Africa

The African Union has been made a permanent member of the G20 – what does it mean for the continent?

Flags of G20 countries are seen outside the G20 venue before the start of the G20 Summit.

The African Union joins 19 other nations and the EU in the G20. Image: REUTERS/Dylan Martinez

Chido Munyati
Head of Regional Agenda, Africa, World Economic Forum
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Africa

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  • The African Union (AU) has been made a permanent member of the G20, in a move that has been broadly welcomed for giving the continent an important voice on key global issues.
  • The G20 represents around 85% of global GDP and 75% of global trade, as well as two-thirds of the world’s population, prior to the AU joining.
  • The permanent members of the G20 are now Argentina, Australia, Brazil, Canada, China, France, Germany, India, Indonesia, Italy, Japan, South Korea, Mexico, Russia, Saudi Arabia, South Africa, Türkiye, United Kingdom and United States, along with the EU and the AU.

The African Union (AU) has been made a permanent member of the G20, in a move that has been broadly welcomed for giving the continent an important voice on key global issues.

The AU, which was previously an “invited international organization”, was granted full member status at the G20’s summit in Delhi, India at the start of September. The move gives the continent the same status as the European Union, which sits alongside 19 countries including the UK, Russia and the US.

Prior to the AU joining the bloc, South Africa was the only African country to have a seat at the table.

Cleaners walk past a hoarding at the International Media Center during the G20 Summit in New Delhi, India.
The African Union joins 19 other nations and the EU in the G20. Image: Reuters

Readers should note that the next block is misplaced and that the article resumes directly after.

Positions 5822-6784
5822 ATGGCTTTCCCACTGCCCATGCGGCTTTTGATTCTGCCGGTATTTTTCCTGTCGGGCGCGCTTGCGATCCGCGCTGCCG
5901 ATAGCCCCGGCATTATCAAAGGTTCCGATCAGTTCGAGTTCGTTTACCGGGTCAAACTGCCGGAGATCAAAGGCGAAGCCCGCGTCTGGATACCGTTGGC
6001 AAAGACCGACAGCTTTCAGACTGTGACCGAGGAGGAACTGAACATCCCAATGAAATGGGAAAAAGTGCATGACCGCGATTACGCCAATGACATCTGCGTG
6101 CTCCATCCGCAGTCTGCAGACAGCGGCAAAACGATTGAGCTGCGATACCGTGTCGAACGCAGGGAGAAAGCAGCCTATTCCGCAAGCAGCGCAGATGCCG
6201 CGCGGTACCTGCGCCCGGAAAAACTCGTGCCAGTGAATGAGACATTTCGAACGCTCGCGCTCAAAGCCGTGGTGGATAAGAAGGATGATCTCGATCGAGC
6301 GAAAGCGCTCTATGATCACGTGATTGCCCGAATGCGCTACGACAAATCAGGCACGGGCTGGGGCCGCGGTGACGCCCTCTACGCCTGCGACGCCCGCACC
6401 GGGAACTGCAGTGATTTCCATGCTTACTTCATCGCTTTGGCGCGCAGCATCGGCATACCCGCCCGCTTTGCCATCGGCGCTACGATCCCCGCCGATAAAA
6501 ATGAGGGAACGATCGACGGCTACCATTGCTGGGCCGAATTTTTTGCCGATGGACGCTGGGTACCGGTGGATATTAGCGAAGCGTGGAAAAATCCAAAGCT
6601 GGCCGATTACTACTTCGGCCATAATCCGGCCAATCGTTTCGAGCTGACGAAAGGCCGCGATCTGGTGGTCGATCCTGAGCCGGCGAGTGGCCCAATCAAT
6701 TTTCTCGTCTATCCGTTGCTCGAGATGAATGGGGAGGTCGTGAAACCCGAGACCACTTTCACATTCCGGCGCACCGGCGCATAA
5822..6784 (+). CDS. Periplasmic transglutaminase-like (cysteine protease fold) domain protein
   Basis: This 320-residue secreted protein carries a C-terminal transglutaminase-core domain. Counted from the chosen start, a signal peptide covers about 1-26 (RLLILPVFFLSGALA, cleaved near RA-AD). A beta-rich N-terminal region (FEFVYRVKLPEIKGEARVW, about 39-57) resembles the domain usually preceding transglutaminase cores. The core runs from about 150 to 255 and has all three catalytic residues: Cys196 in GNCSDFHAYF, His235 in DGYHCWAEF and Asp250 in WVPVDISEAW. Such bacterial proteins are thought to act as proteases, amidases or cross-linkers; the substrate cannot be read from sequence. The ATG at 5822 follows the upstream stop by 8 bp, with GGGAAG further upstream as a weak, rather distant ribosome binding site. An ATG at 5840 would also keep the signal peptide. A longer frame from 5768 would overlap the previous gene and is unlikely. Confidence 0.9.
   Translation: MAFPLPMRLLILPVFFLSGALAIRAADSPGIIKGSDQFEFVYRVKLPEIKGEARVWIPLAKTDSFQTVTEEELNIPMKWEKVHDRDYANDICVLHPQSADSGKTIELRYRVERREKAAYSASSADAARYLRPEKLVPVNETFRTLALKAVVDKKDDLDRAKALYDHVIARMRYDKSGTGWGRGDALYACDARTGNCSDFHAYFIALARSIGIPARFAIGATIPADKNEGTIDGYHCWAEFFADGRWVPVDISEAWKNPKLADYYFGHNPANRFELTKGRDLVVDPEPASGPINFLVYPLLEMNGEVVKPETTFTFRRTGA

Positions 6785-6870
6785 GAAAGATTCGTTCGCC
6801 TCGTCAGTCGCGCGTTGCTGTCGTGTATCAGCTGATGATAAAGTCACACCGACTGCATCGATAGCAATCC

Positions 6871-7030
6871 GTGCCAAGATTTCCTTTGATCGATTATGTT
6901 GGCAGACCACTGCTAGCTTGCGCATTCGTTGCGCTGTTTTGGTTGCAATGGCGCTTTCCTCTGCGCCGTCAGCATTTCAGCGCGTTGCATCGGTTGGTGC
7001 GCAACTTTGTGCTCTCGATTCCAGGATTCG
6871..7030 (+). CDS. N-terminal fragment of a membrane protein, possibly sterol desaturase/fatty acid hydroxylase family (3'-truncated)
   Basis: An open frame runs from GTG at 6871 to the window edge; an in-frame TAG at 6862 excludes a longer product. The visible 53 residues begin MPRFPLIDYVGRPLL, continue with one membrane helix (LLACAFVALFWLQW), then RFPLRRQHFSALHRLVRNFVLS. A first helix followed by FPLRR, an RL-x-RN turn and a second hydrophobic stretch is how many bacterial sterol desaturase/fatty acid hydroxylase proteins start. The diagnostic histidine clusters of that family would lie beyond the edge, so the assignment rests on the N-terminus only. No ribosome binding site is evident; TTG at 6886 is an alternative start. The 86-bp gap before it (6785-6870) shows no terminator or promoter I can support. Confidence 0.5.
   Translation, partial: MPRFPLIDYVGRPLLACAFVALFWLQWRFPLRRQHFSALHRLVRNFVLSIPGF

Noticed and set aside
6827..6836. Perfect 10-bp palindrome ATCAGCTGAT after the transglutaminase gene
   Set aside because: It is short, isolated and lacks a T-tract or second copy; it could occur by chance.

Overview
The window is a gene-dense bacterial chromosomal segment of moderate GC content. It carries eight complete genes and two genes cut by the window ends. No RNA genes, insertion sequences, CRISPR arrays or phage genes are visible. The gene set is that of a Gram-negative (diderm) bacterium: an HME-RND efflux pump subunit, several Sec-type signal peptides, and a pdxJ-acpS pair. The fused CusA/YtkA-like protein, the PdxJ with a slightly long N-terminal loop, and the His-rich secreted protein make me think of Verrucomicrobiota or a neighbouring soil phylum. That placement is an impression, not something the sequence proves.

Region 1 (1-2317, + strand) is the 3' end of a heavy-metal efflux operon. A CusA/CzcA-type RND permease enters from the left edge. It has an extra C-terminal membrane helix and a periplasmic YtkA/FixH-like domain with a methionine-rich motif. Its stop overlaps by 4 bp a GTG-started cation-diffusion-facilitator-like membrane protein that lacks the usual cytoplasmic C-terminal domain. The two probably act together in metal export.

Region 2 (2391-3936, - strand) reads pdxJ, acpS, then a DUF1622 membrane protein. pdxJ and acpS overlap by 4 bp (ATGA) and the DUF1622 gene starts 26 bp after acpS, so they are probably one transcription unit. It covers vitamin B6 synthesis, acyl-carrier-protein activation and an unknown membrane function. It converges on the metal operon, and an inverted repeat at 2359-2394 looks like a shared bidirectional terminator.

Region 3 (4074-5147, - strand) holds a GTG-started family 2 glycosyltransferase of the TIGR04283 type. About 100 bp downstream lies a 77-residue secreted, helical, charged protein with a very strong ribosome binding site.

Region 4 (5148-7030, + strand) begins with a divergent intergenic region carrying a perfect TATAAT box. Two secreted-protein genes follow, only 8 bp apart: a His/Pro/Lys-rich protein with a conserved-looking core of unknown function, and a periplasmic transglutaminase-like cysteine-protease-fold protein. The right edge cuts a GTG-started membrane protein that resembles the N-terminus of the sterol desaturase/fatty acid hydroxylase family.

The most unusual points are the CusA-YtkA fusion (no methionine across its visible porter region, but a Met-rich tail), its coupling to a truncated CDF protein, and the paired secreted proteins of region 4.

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Giving Africa a voice

The United Nations is among those welcoming the move. “This is a reflection of Africa’s growing influence and importance on the global stage,” said Stéphane Dujarric, Spokesperson for the Secretary-General of the UN. “When much of the existing international multilateral architecture was built, most of Africa was still colonized and did not have an opportunity to have their voices heard. This is another step towards correcting that imbalance.”

Kenya’s president William Ruto said the move will increase Africa’s voice, visibility and influence.

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This is seen as particularly important given that some of the world’s greatest challenges are most keenly felt by some of the world’s poorest nations, many of which are in Africa.

Graphs illustrating the top twenty countries with the lowest estimated GDP per capital in 2023.
Many of the world’s poorest nations are in Africa. Image: Statista

For example, Africa suffers disproportionately from the climate crisis, despite being responsible for only a fraction of emissions. The climate emergency is harming food security, ecosystems and economies of nations in the continent. It also increases the threat of conflict over dwindling resources, the World Meteorological Organization says.

Indeed, climate change and environmental-related risks continue to dominate the World Economic Forum’s Global Risks Report 2023, taking up six of the top ten biggest risks perceived to the world over the next decade.

“As African and other developing economy countries, we face the task of meeting our climate commitments in the midst of significant developmental challenges like poverty, inequality and unemployment,” said South Africa president Cyril Ramaphosa, posting on X.

“Climate change, environmental degradation, unsustainable consumption and production and resource scarcity are challenges that can only be addressed collectively and with a great deal of solidarity.”

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G20 becomes G21

The permanent members of the G20 are now Argentina, Australia, Brazil, Canada, China, France, Germany, India, Indonesia, Italy, Japan, South Korea, Mexico, Russia, Saudi Arabia, South Africa, Türkiye, United Kingdom and United States, along with the EU and the AU.

The G20 represents around 85% of global GDP and 75% of global trade, as well as two-thirds of the world’s population, prior to the AU joining.

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Related topics:
AfricaGeopoliticsClimate Change
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